Taylor Orwell nails it in his recent Laravel Snippet podcast. In that episode Taylor, creator of the Laravel PHP framework, responded to the question, “Should I learn PHP first, before learning Laravel?”
He likened it to a child learning to speak. The child doesn’t start out learning gerunds or verbs—they just start talking. It’s only later that they start figuring out the concepts behind their words.
And the same should apply to coding.
I love that.
It made me think of my app Subtext and how it’s a “cheat” for writing a story. You don’t start out learning Acts, and Catalysts, and Story Prerequisites—you start by writing and short-cutting your way to a final product.
And with Subtext—a framework for writing stories—you can get to that outcome even faster.
You can literally sit down with Subtext, click on the ending you want, type in your character’s names, and in minutes find yourself presented with a complete and meaningful outline for your story.
Taylor calls them quick and easy wins. Instant gains that build momentum and give you the drive to strive for more.
And he’s right.
I used Laravel to build Subtext, and I had a working prototype in weeks. I hadn’t even written a line of code in over 30 years (took a slight detour to become an animator), yet the framework was so intuitive that I was able to build exactly what I wanted in no time.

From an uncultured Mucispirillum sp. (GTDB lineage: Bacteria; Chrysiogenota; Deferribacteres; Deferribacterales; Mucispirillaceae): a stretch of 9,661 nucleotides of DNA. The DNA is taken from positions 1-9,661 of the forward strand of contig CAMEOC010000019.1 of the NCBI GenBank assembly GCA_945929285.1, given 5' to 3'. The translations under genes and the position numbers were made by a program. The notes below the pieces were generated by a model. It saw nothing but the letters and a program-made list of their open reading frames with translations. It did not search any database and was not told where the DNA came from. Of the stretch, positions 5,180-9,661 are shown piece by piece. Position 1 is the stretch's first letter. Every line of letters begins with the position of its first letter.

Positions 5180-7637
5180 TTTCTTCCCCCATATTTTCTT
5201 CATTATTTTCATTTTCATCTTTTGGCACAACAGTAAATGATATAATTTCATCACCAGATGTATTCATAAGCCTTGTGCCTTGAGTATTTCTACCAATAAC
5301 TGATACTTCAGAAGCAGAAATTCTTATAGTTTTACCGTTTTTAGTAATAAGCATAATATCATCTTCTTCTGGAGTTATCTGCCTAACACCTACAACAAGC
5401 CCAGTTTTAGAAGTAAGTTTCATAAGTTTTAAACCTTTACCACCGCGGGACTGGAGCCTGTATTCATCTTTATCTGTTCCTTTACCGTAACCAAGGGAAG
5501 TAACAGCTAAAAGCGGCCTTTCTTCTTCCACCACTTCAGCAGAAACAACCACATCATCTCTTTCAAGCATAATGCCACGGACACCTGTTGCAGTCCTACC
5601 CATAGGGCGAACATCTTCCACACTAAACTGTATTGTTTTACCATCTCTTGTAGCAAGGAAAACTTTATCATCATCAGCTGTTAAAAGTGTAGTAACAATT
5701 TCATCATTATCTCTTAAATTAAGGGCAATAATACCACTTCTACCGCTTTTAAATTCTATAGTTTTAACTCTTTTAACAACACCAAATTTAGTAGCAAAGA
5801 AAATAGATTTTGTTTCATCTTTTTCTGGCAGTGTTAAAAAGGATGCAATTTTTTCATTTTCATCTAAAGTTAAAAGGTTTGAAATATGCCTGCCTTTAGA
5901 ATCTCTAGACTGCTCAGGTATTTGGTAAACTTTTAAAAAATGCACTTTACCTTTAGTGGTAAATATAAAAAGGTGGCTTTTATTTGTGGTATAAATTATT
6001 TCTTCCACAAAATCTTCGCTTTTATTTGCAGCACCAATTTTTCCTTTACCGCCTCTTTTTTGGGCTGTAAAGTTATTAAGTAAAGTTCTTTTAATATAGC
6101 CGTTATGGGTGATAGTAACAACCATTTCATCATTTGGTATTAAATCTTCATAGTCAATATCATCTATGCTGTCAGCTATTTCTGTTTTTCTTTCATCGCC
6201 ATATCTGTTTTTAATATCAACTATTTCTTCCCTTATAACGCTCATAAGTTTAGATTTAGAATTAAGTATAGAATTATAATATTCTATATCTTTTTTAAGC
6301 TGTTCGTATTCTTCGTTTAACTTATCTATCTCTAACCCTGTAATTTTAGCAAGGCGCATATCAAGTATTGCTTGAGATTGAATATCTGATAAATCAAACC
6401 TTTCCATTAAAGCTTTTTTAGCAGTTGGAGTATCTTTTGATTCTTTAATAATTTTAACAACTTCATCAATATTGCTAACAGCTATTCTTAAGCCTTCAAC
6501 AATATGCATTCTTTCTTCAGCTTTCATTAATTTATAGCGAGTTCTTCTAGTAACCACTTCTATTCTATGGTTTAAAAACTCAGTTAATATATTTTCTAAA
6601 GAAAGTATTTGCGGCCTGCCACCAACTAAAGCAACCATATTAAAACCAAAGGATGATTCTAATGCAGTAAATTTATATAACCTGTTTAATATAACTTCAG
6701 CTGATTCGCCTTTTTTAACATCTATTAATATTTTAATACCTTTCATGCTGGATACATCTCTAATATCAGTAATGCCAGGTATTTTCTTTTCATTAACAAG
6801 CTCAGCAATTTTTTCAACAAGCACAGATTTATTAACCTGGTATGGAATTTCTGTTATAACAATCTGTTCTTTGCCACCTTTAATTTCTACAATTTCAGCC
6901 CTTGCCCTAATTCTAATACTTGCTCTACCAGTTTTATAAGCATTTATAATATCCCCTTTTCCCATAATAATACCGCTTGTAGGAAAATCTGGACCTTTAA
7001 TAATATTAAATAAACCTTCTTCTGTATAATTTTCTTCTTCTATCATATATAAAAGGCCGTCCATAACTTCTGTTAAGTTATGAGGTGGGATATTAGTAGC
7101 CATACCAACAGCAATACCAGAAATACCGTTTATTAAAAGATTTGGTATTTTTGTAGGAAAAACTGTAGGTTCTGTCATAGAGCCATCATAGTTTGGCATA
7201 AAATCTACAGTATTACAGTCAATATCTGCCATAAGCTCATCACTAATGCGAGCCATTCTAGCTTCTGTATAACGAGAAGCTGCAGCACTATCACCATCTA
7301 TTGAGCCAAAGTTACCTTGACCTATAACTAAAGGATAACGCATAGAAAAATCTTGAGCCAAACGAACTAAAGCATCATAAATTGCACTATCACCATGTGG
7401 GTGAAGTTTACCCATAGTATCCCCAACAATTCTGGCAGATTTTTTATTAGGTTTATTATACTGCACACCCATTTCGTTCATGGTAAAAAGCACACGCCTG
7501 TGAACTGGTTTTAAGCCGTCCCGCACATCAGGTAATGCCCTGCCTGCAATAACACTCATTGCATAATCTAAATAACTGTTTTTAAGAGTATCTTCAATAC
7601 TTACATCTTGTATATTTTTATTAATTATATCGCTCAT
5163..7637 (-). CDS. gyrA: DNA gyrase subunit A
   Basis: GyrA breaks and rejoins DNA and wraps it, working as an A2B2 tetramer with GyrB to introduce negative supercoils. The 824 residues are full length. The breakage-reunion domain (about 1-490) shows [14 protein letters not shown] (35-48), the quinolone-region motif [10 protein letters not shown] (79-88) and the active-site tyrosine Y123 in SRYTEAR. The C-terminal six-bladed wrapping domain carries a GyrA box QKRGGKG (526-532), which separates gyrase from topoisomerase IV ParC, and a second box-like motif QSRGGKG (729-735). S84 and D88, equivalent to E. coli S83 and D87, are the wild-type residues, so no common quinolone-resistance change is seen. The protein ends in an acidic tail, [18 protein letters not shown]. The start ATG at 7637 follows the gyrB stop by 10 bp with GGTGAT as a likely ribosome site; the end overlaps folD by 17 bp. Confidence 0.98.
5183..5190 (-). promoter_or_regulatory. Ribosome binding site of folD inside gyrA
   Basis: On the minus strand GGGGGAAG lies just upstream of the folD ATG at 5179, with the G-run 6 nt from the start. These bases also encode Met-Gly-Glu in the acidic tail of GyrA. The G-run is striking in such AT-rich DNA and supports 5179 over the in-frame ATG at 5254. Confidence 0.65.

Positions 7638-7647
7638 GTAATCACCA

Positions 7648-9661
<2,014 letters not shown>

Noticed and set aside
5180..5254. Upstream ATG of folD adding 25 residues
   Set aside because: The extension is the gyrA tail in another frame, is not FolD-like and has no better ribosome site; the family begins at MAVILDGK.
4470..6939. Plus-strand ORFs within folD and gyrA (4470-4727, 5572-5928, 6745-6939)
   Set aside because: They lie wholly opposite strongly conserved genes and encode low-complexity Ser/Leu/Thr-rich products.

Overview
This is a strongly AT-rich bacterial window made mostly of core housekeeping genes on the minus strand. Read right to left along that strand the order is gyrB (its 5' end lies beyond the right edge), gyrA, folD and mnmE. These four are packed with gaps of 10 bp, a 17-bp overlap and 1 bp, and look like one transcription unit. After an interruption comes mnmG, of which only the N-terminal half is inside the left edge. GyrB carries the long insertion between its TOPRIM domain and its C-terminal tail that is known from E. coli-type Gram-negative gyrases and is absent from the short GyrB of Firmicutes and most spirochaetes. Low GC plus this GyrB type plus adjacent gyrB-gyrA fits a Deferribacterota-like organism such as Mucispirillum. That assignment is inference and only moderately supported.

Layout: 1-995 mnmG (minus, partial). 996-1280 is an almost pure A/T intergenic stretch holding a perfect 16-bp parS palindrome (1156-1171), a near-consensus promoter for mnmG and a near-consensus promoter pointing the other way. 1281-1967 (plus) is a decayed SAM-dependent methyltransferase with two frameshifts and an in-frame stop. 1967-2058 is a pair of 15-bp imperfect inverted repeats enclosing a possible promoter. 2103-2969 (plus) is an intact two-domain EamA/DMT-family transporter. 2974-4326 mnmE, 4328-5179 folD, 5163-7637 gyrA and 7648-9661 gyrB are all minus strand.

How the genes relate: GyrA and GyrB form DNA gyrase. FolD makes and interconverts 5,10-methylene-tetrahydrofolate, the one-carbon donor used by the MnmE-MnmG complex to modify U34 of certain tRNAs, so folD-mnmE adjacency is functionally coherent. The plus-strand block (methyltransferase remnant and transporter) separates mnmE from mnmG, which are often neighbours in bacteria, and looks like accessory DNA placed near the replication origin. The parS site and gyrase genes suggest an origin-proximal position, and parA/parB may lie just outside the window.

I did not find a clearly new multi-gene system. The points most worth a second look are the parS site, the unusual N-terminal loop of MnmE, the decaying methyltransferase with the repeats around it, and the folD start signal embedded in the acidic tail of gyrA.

I was shocked at how quickly what was in my head ended up in the “cloud,” ready for everyone to use.
And it motivated me to do more and more. To learn VueJS. And relationships. And a whole host of other techniques that keep building on top of each other.
Quick, easy wins.
For me, and my customers. The feedback for Subtext has been nothing but positive and my user base continues to grow each and every month. One writer, a former head of the English department at a major university, wished he had Subtext around when he was teaching creative writing.
That’s a huge win.
Built from many quick and easy wins.
For the makers in the world, foundations are a matter of consequence—not a means to an end.
And I’m happy to be a part of that crowd.